BVI News

Opposition leader ‘appoints’ former cop Romney

Wellington ‘Butch’ Romney

Wellington ‘Butch’ Romney has been appointed the parliamentary opposition’s representative on the board of the BVI Health Services Authority (BVIHSA), which manages all public health facilities locally.

Leader of the Opposition Andrew Fahie made the announcement recently. Romney is his second nominee appointed to a public body since he became Opposition leader in February.

Fahie said he has confidence in the West End resident, Romney, who served for 26 years in the Royal Virgin Islands Police Force until his retirement in 2002. Romney subsequently served as sergeant of arms in the House of Assembly. He also did a brief stint in the United States Navy.

The Opposition leader noted that, before he recommended Romney, Minister of Health Ronnie Skelton gave him a hint as to the calibre of person who was being sought on the BVIHSA board.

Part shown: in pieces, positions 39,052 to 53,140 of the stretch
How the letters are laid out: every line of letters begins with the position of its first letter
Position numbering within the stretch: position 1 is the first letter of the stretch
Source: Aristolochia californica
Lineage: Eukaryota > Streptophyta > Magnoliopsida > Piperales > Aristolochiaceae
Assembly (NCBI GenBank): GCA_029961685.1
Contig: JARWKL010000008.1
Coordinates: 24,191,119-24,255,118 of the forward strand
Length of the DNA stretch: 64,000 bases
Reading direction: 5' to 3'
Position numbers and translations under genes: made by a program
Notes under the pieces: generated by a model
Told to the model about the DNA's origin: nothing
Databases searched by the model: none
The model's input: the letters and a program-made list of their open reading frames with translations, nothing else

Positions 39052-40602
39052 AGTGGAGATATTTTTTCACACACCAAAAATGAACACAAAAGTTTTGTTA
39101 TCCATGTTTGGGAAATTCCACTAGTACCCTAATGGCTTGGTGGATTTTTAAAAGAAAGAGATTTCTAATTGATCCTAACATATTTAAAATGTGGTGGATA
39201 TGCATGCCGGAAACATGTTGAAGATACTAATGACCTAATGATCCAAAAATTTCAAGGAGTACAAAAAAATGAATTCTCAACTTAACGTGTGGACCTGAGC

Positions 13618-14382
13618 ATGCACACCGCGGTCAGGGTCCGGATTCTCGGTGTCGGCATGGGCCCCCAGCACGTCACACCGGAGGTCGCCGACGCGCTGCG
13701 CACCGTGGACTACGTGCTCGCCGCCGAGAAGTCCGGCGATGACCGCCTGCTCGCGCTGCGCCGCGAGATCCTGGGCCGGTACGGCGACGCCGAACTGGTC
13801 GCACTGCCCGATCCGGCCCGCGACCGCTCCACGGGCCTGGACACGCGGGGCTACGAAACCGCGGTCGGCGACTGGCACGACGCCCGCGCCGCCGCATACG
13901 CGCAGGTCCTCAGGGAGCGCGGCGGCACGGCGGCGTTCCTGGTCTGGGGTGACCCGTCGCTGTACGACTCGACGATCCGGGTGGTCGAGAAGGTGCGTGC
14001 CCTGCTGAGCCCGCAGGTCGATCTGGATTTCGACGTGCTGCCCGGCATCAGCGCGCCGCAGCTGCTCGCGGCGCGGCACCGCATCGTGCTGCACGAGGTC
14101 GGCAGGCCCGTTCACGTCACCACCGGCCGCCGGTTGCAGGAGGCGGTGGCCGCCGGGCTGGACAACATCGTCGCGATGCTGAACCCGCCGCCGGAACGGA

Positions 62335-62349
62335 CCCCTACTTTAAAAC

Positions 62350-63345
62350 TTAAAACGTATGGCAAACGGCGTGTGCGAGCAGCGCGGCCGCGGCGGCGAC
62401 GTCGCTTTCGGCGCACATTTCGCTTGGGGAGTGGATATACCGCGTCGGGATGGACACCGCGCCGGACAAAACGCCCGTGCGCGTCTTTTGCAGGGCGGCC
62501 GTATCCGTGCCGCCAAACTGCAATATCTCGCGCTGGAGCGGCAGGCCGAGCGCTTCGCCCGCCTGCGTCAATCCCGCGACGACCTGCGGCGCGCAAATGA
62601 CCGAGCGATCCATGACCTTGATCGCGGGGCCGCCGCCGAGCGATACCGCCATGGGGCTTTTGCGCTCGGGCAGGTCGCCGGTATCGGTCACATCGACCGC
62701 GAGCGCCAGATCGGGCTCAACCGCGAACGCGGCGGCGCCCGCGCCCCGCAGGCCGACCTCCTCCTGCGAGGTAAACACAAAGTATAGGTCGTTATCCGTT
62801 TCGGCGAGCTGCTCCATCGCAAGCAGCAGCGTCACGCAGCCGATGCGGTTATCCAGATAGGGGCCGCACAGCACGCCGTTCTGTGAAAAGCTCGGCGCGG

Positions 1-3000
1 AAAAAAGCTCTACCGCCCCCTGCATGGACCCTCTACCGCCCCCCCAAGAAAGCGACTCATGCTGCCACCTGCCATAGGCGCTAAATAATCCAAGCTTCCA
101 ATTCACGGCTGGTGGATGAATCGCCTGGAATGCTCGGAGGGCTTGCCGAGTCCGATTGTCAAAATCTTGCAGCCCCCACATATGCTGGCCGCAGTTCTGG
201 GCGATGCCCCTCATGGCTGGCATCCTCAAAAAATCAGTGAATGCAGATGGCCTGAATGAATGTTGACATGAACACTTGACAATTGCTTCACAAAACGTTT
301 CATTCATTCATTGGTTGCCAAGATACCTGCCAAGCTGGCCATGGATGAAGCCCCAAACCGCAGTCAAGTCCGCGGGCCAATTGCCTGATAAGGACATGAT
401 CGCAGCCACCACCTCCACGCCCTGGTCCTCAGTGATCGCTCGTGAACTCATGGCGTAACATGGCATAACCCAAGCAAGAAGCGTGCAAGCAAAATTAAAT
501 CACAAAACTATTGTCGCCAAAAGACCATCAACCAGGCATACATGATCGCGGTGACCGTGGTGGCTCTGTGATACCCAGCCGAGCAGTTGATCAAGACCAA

“He said ‘give me somebody that is going to add quality, add strength to what we are trying to do with healthcare’. I tell him ‘minister I can assure you I am not going to play any politics with this; I am going to give you a name; and if you don’t feel right we will sit down and discuss it,” Fahie said.

He noted that the health minister accepted Romney.

The Opposition leader further said he has instructed Romney to work with the recently appointed chairperson of the BVIHSA Ayana Glasgow-Liburd in the best interest of the Territory.

“I encourage him to work along with Mrs Liburd. I already told him, being that she will be the chairperson for the board, to work along with her. And the beauty is that these two persons I know well; I know both of them in their own unique way go into anything they are doing with the intent of getting 100 percent out of it and getting the best out for the people,” added the Opposition leader.

He also thanked the Opposition’s former representative on the board, Lindel Smith.

“I want to thank him for serving also. He served for many years as the Leader of the Opposition’s nominee. On the board [of the BVIHSA], you only can serve a certain amount of terms and then you can’t go back on. That’s why we have to get someone new.”

“I think that’s a good thing, because too many times people get on boards and they are on forever. After a while, you get diminishing returns from persons who think that they are automatically on. An elected official is different,” Fahie further said.

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